Modern Calligraphy 101: The Basic Supplies you’ll need to get started with practicing + free practice sheets!
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Modern Calligraphy 101 + Free Practice Sheets
When I shared this video of me playing with some gold calligraphy the other day, the questions I received made me think I should do a post on the basics of getting started with Modern Calligraphy. The main reason I wanted to share the basics with you is because I really believe anyone can learn this art form if they want to!
It was so hard for me at first, I almost gave up. I’m a lefty and though I am a hand-lettering artist, I never had much luck with getting calligraphy with a traditional pen to look like anything more than chicken scratch.
And then I learned brush lettering. Practicing that started to make using pressure to control my stroke become second nature. So I decided to give Modern Calligraphy another shot and it just clicked. I still practice a ton and I also still consider myself a beginner in learning this lovely art form, so this post will cover the very basis: supplies, basic strokes, and practice worksheets for letters with flourishes.
Let’s get started with what you’ll need to learn and practice. You don’t need the fanciest stuff to begin with. These are fairly inexpensive but not so cheap that they don’t work. I’m a bigger believer in the value of purchasing quality art supplies!
- Modern Calligraphy by Molly Suber Thorpe – When I decided I wanted to learn Modern Calligraphy I bought this book. It’s wonderfully informative, has beautiful letter sample pages, and even has a ton of project ideas to make with your calligraphy.
- Strathmore Calligraphy Pad – This pad is designed to work well with calligraphy pens inks.
- Rhodia Dot Pad – You see me use this pad a lot in the videos I do. The little dots are perfect for keeping your lettering straight at the baseline yet slanted italic style.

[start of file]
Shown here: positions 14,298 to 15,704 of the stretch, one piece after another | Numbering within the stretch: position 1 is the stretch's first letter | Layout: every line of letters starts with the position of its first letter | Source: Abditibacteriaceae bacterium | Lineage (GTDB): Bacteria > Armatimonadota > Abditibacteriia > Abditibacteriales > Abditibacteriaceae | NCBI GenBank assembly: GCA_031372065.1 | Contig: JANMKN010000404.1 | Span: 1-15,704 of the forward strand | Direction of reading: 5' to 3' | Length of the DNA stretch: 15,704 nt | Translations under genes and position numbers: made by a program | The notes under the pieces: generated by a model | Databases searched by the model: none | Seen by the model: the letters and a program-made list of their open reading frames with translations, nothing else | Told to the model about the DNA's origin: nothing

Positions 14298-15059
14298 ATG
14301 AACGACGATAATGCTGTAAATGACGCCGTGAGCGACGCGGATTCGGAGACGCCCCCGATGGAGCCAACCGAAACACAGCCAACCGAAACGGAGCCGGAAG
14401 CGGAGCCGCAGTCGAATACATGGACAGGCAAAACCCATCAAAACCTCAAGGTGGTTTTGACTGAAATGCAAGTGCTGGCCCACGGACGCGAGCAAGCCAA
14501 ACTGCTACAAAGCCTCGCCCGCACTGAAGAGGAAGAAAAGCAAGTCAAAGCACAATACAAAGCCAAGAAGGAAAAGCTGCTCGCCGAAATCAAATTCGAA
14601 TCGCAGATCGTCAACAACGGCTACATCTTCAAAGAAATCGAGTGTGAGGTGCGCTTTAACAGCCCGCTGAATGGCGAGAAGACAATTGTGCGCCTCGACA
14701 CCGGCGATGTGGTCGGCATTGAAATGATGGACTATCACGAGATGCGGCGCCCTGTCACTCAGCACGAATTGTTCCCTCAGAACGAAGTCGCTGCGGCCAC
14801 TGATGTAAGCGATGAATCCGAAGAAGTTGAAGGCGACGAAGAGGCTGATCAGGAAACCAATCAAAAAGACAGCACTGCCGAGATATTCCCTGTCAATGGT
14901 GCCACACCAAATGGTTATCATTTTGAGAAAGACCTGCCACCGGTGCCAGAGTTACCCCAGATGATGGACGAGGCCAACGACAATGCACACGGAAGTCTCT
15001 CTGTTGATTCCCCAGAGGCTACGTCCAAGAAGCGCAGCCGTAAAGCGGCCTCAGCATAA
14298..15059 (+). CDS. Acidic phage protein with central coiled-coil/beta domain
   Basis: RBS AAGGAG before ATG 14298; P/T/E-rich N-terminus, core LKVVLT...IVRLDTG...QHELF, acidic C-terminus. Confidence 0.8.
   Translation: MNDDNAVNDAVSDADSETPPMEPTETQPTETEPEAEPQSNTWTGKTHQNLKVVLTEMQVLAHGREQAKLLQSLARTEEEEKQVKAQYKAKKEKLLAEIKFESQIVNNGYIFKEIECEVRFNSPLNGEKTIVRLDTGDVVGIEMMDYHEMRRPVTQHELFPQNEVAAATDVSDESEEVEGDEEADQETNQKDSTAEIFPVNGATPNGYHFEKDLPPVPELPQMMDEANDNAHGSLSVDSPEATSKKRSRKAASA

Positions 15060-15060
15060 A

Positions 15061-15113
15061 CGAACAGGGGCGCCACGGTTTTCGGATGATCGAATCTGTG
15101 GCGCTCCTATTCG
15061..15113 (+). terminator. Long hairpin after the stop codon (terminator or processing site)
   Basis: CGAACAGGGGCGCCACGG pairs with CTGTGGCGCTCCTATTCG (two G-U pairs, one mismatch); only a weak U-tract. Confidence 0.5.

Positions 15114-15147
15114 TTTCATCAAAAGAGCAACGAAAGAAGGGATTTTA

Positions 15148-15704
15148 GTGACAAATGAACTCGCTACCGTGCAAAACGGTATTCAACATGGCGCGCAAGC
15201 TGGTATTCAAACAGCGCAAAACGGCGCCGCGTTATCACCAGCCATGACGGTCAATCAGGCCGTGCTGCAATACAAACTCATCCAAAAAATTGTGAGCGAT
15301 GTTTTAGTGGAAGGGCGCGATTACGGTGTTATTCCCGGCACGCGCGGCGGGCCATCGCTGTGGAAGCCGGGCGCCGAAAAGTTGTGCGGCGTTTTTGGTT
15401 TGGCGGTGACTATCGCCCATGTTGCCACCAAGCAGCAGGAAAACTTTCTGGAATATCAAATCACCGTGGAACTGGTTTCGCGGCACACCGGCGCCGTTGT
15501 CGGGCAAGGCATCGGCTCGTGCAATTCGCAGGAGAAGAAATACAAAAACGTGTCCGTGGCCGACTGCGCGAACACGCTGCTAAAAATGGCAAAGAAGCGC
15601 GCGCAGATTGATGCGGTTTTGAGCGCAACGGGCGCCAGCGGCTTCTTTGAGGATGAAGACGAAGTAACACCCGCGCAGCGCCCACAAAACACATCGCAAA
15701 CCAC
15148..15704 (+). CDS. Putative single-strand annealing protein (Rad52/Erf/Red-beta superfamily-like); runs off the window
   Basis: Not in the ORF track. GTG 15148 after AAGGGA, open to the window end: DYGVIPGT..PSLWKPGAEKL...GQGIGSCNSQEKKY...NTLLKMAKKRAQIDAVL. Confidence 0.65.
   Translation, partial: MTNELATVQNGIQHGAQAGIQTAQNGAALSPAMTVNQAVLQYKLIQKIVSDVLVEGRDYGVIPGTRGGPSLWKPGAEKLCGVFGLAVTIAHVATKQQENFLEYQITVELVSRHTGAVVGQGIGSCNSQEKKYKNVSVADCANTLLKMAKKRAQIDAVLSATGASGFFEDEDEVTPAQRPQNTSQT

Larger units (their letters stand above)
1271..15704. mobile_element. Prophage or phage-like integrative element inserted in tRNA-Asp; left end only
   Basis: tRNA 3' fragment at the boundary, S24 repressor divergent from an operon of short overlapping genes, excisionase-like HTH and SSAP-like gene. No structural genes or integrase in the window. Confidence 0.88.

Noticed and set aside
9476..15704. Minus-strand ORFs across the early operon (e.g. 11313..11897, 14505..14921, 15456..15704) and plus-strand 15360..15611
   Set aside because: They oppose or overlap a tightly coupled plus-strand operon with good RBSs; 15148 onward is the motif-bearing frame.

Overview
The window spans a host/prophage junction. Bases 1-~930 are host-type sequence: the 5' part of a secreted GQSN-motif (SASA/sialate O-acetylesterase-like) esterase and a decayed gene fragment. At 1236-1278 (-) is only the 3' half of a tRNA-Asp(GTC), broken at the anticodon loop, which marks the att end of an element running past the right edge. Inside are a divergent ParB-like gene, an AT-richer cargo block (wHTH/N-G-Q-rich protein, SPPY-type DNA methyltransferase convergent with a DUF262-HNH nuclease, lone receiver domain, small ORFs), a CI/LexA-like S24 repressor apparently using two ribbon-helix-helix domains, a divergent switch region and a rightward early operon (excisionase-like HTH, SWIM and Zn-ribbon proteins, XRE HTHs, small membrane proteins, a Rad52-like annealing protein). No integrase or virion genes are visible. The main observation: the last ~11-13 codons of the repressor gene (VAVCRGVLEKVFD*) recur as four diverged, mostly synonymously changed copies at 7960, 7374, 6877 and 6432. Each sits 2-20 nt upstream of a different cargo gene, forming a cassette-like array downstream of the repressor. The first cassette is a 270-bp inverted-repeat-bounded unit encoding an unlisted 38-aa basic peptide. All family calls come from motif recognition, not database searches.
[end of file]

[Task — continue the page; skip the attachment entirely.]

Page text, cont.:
- Calligraphy Straight Pen and Nib Set – This is the set I started out with. My favorite nib in the set is the pointed 512. I find it easiest to work with as a beginner.
- Oblique Pen Holder – They say the straight pen holder is better for lefties but I actually find the oblique much easier to work with.
- India Ink – There are so many lovely inks you can use for calligraphy but this basic one is perfect for getting started.
- Liquid Gum Arabic – This helps prep your nibs so the ink coats them properly. I didn’t have it to start but invested in it recently and oh what a difference it makes!
- Pen Cleaner – Pretty self explanatory. This is for cleaning your nibs.
- Ink Set – For playing with colored inks. Just plain fun!
Prep your Nibs
New nibs are coated to keep them from rusting. Prep a new nib by running it through the flame of a candle very briefly or scrubbing it with a toothpaste and toothbrush. Rinse and dry it. Your ink should coat the nib smoothly if the nib is properly prepped. If it beads try running it through the flame of a candle very briefly or scrubbing it with a toothpaste and toothbrush once more.
Dip it in the liquid gum arabic and gently wipe clean before dipping into your ink. This helps the ink flow smoothly and prevent the nib from catching on the paper. It’s especially useful for thicker inks like the FineTec Metallic Mica Gold Paints I’ve used in some photos in this post. (I’ll touch on that in a coming post, but you apply it to the nib with a small paintbrush.)
Start by getting the hang of basic strokes using pressure. There are three types of strokes to use for basic practice:
- Diagonal strokes: Go up with light pressure for thin line and down with heavier pressure for thick lines
- Loops: Practice using various pressure in a continuous motion to achieve loops as shown below.
- Simple Flourishes: Again practice using various pressure in a continuous motion to achieve loops as shown below.
Then practice letters! I put together 9 sheets you can use to practice letters with flourishes. Don’t worry if your letters don’t match up perfectly. All that matters to start is getting in practice, getting used to using pressure to control your stroke with, and practicing as often as you can. You’ll be amazed at how quickly you improve just by doing it!
**Download the free practice sheets here.**
Once letters get easier, then move on to words and sentences.
Check out all my tips on Hand Lettering including basics, brush lettering, cheater calligraphy, book recommendations and more here.